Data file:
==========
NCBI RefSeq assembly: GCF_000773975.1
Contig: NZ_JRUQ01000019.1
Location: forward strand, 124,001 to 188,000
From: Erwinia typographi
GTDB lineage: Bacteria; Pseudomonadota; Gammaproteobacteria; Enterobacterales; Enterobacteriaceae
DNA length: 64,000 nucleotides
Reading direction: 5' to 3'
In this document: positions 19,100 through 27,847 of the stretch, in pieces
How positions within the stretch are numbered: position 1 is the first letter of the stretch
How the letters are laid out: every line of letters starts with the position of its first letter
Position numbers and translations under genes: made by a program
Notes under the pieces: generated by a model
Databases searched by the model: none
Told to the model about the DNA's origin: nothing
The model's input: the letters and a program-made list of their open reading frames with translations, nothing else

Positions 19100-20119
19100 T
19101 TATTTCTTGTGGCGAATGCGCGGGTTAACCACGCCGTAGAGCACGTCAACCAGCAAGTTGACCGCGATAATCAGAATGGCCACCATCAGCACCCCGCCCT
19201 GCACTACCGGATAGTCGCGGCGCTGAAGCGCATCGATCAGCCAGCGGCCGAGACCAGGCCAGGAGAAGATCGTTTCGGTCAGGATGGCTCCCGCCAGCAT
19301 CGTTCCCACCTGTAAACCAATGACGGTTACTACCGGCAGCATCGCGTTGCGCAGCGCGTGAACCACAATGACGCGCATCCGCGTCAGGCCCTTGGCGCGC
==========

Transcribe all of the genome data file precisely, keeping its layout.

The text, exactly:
NCBI RefSeq assembly: GCF_000773975.1
Contig: NZ_JRUQ01000019.1
Location: forward strand, 124,001 to 188,000
From: Erwinia typographi
GTDB lineage: Bacteria; Pseudomonadota; Gammaproteobacteria; Enterobacterales; Enterobacteriaceae
DNA length: 64,000 nucleotides
Reading direction: 5' to 3'
In this document: positions 19,100 through 27,847 of the stretch, in pieces
How positions within the stretch are numbered: position 1 is the first letter of the stretch
How the letters are laid out: every line of letters starts with the position of its first letter
Position numbers and translations under genes: made by a program
Notes under the pieces: generated by a model
Databases searched by the model: none
Told to the model about the DNA's origin: nothing
The model's input: the letters and a program-made list of their open reading frames with translations, nothing else

Positions 19100-20119
19100 T
19101 TATTTCTTGTGGCGAATGCGCGGGTTAACCACGCCGTAGAGCACGTCAACCAGCAAGTTGACCGCGATAATCAGAATGGCCACCATCAGCACCCCGCCCT
19201 GCACTACCGGATAGTCGCGGCGCTGAAGCGCATCGATCAGCCAGCGGCCGAGACCAGGCCAGGAGAAGATCGTTTCGGTCAGGATGGCTCCCGCCAGCAT
19301 CGTTCCCACCTGTAAACCAATGACGGTTACTACCGGCAGCATCGCGTTGCGCAGCGCGTGAACCACAATGACGCGCATCCGCGTCAGGCCCTTGGCGCGC